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Source: Environment Canterbury Regional Council

Rates example

For example, under option one, a farmer in the Ashburton District with a property worth $4.96 million would pay $4678.37 in the 2021-22 year, $735.85 more than this year. That’s an additional $14.15 a week.

Under option two, that same ratepayer would pay an extra $606.31, or a total of $4548.83 for the year. $11.66 a week.

The two options proposed in the draft Long-Term Plan layout $246.54 million of work in the 2021-22 year (option 1), or $240.19 million in the 2021-31 year (option 2). Our current spend is around $200 million per annum.

What I am trying to illustrate is that for an additional $11.66 a week (for example) you would be contributing to another $40 million of work over the year.

Whichever way you look at it, the proposed rises for farmers are not insignificant – daunting, even, for some. The council wants to keep rates – which account for a little under 60% of our income – affordable, but the challenge is being able to make progress with key programmes for our communities.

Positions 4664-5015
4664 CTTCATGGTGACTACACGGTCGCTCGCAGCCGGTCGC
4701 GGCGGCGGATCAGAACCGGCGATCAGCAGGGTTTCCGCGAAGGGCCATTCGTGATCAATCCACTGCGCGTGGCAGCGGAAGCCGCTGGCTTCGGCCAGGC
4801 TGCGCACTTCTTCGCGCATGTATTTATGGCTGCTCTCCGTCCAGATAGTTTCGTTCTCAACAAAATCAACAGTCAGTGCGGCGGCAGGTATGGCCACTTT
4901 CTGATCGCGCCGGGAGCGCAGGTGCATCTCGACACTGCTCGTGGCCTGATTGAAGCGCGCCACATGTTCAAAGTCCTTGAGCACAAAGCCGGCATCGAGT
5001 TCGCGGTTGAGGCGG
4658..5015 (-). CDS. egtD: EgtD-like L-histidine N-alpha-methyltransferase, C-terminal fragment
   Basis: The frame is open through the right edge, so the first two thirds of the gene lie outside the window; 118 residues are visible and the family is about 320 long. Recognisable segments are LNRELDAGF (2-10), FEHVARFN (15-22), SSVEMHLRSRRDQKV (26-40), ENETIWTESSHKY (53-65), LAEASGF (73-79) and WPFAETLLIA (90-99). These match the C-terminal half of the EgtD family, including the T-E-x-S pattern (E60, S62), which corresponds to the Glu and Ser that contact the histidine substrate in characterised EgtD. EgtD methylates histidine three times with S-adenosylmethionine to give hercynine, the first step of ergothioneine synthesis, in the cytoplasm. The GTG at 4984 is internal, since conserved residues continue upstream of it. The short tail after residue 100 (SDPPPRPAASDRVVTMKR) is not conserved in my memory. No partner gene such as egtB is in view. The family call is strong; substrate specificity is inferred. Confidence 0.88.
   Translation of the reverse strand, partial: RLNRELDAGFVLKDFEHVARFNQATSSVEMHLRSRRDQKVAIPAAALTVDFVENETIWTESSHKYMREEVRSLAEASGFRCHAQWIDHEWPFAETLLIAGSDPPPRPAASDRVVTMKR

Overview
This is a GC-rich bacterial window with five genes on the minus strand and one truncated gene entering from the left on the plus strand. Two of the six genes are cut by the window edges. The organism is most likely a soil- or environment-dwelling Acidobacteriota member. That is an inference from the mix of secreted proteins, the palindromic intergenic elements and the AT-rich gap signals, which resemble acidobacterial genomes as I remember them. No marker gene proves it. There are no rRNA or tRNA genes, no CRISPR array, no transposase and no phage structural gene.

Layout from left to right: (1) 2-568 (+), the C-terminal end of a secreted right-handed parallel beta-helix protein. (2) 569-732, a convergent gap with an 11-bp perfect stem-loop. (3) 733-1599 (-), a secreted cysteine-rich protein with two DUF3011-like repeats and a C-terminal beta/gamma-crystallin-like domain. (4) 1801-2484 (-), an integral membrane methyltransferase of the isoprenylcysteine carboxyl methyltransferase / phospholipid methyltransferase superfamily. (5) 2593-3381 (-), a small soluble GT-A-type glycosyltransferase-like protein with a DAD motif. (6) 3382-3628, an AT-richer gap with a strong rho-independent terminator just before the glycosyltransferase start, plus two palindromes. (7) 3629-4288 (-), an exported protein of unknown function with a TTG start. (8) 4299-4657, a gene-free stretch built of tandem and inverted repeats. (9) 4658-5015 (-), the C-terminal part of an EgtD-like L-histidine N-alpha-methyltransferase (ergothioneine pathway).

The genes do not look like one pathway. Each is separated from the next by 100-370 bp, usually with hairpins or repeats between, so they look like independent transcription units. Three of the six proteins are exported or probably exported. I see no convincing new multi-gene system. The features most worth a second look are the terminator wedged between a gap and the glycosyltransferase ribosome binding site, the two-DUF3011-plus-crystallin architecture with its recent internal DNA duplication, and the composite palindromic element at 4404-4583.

Getting the right balance is difficult and the affordability debate has been hot around our council table.

Other sources of income

The rest of our income comes from user-pays, and central government grants (mostly for public transport). We can also use council reserves and we have the option to borrow money for some activity.

Farmers, as business owners, will understand better than most that, while these may better spread the impact of rates rises across several years, they both have fishhooks in terms of repayments and potentially not having sufficient reserves for when you really need them.

Talking of reserves, in both the options put forward in the draft Long-Term Plan, we have allowed for some top-ups. Particularly for flood control and civil defence – both essential for keeping communities safe.

The Council is fronting up to the climate emergency and its environmental and societal repercussions. 

Have your say

The draft Long-Term Plan is open for consultation with our community until 11 April, and we are keen to hear from you. Tell us what you like and what you don’t like.

For more information, or to make a submission head to